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Reading these stories takes me back to my youth when my dad helped me build a xtal radio kit. The alligator connector for the antenna was attached to my metal bed springs and the earphone was one of those beige twisted wire setups. Used to DX AM radio stations late at night when I was supposed to be sleeping. ;)
Keep the stories coming!
 

GB46

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Reading these stories takes me back to my youth when my dad helped me build a xtal radio kit. The alligator connector for the antenna was attached to my metal bed springs and the earphone was one of those beige twisted wire setups. Used to DX AM radio stations late at night when I was supposed to be sleeping. ;)
Funny, that's exactly what I did when I was in my early teens! I had a crystal earphone, same color and wire. My crystal set had an actual tuning dial, but instead of a variable capacitor the dial used a worm gear to push a ferrite rod in and out of the coil.

I listened mostly to Jean Shepherd's stories on his late night shows on WOR in New York City (roughly 25 miles from where I lived), while hiding the radio under the covers. It could be easily discovered by the earphone wire lying on my pillow and the fact that I usually fell asleep with the earphone in plain view, but I don't think my parents looked in on me when they figured I was fast asleep.
 

a29zuk

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Reading these stories takes me back to my youth when my dad helped me build a xtal radio kit. The alligator connector for the antenna was attached to my metal bed springs and the earphone was one of those beige twisted wire setups. Used to DX AM radio stations late at night when I was supposed to be sleeping. ;)
Keep the stories coming!
It was easier for me as I shared an upstairs bedroom in our house. I could have the radio on low volume up next to my ear. Always trying to catch those AM west coast stations in the wee hours of the morning. Monday morning is when most stations did their testing, so I had some sleepy days at school later that day.

The dial stop on a rotary telephone always made a good antenna, too!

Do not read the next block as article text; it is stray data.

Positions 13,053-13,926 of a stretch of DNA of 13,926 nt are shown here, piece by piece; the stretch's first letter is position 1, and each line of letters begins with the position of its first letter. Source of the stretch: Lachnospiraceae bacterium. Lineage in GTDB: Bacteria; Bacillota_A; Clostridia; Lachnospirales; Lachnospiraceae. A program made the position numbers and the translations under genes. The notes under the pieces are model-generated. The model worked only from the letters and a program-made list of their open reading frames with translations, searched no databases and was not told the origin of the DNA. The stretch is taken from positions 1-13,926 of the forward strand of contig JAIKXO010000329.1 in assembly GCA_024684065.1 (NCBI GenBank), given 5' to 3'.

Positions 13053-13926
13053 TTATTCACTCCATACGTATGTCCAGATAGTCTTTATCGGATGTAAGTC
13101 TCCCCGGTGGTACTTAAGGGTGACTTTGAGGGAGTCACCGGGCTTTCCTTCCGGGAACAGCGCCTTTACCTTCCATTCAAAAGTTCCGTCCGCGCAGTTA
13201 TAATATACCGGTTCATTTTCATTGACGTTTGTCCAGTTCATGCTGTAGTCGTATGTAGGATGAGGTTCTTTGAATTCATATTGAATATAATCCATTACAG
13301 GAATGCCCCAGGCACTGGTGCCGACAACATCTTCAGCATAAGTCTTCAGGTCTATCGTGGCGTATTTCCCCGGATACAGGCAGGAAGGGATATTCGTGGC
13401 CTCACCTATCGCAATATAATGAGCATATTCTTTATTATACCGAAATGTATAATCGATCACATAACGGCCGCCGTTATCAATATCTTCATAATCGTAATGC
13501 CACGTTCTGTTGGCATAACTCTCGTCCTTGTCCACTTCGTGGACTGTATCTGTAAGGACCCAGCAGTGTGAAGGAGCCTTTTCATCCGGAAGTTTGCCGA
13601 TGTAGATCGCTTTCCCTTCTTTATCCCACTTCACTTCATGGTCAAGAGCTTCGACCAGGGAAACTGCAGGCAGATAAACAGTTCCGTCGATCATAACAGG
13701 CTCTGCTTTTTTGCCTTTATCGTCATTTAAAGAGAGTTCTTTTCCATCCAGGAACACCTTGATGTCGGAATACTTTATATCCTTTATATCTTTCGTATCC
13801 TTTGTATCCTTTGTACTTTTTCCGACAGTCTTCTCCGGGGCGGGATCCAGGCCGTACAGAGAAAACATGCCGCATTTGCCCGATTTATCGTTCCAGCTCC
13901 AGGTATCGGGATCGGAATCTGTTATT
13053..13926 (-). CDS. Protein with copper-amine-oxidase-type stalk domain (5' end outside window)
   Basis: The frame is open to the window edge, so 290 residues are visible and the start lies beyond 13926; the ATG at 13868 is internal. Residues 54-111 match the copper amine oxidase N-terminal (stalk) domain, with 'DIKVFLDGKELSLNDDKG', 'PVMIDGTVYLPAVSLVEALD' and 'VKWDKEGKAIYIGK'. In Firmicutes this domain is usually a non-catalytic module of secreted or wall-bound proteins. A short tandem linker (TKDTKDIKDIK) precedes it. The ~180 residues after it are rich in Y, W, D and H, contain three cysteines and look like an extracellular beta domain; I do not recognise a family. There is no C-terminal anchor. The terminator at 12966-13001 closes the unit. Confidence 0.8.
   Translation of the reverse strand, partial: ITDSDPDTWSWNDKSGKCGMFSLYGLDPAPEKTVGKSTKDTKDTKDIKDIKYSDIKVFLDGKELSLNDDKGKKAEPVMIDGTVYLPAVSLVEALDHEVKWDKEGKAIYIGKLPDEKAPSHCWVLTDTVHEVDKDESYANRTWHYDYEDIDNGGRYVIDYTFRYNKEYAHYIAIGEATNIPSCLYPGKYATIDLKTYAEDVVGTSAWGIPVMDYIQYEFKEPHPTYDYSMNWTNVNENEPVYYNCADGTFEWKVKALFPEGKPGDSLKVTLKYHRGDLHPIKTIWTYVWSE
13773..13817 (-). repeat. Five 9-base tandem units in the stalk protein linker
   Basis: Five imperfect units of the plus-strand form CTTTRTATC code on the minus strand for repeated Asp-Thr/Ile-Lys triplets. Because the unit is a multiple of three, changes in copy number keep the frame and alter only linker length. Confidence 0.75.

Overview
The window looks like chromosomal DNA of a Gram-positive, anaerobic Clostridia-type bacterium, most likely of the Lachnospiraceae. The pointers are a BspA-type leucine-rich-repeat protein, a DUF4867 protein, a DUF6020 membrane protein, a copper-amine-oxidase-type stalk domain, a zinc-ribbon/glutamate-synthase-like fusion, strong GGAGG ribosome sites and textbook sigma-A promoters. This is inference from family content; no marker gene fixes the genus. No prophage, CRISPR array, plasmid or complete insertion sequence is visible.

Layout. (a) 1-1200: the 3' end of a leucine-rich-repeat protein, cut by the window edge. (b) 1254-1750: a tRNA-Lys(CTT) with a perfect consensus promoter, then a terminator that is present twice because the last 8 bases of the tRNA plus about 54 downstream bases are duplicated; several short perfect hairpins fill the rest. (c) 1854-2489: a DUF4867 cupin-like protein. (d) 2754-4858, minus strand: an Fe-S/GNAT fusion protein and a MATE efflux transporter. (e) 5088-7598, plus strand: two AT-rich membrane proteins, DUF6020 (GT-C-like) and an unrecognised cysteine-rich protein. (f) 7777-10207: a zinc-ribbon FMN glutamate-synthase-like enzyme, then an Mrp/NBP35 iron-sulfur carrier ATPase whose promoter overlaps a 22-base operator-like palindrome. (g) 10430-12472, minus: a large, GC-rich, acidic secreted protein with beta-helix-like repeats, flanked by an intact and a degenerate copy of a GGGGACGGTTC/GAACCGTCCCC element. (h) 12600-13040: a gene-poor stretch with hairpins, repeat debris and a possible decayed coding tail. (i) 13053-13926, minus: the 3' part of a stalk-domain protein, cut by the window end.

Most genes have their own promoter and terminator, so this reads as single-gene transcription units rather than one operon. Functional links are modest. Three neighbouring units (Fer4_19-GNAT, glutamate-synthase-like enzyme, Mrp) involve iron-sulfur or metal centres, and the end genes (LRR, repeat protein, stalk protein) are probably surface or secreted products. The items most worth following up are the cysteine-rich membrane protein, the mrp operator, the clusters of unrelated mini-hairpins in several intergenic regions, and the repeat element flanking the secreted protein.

Jim
 

GB46

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It was easier for me as I shared an upstairs bedroom in our house. I could have the radio on low volume up next to my ear. Always trying to catch those AM west coast stations in the wee hours of the morning. Monday morning is when most stations did their testing, so I had some sleepy days at school later that day.
I had my own bedroom, but when I became a ham my station was up against the wall separating me from my parents' bedroom. It became a problem when I started keeping my parents awake, since my transmitter (AM mode only) was way undermodulated and I had to practically shout into the microphone.
 

a29zuk

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I had my own bedroom, but when I became a ham my station was up against the wall separating me from my parents' bedroom. It became a problem when I started keeping my parents awake, since my transmitter (AM mode only) was way undermodulated and I had to practically shout into the microphone.
Gee, you needed those sound absorbing panels for your bedroom walls!

As long as I stayed quiet and didn't get up and walk around I was good to go. My parents bedroom was downstairs.

My brother had a DX-300. Living in a high RF area(many close AM stations) it was prone to a lot of overloading up in the shortwave and ham bands.

I enjoy the photos of the older radios and radio setups. I'll have to dig up some of my old shack pictures. Martin always has some cool stuff.

Jim
 
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GB46

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As long as I stayed quiet and didn't get up and walk around I was good to go. My parents bedroom was downstairs.
My bedroom was upstairs, directly above the living room. I had been fond of playing marbles back then, and had a big collection of them, which I accidentally spilled on the floor one night while my Dad was down there watching TV. It was an uncarpeted hardwood floor, so you can imagine what that must have sounded like. Dad called up to me from the foot of the stairs "Gerry, you've lost your marbles!" :LOL:

My brother had a DX-300. Living in a high RF area(many close AM stations) it was prone to a lot of overloading up in the shortwave and ham bands.
Mine didn't overload, but drifted a lot, sometimes finding its way back on frequency by itself. As for the LED display problems, several of the segments started flickering and eventually died altogether.

I enjoy the photos of the older radios and radio setups. I'll have to dig up some of my old shack pictures. Martin always has some cool stuff.
I wish I had taken a picture of my setup back in 1974, with the enormous Hammarlund SP-600, plus some CB stuff, but I had no interest in photography at the time. My apartment was on the 21st floor of a highrise, with a fantastic view and an antenna out on the balcony. There was very little RFI at the time, especially because the building had a shared TV antenna on the roof instead of cable TV.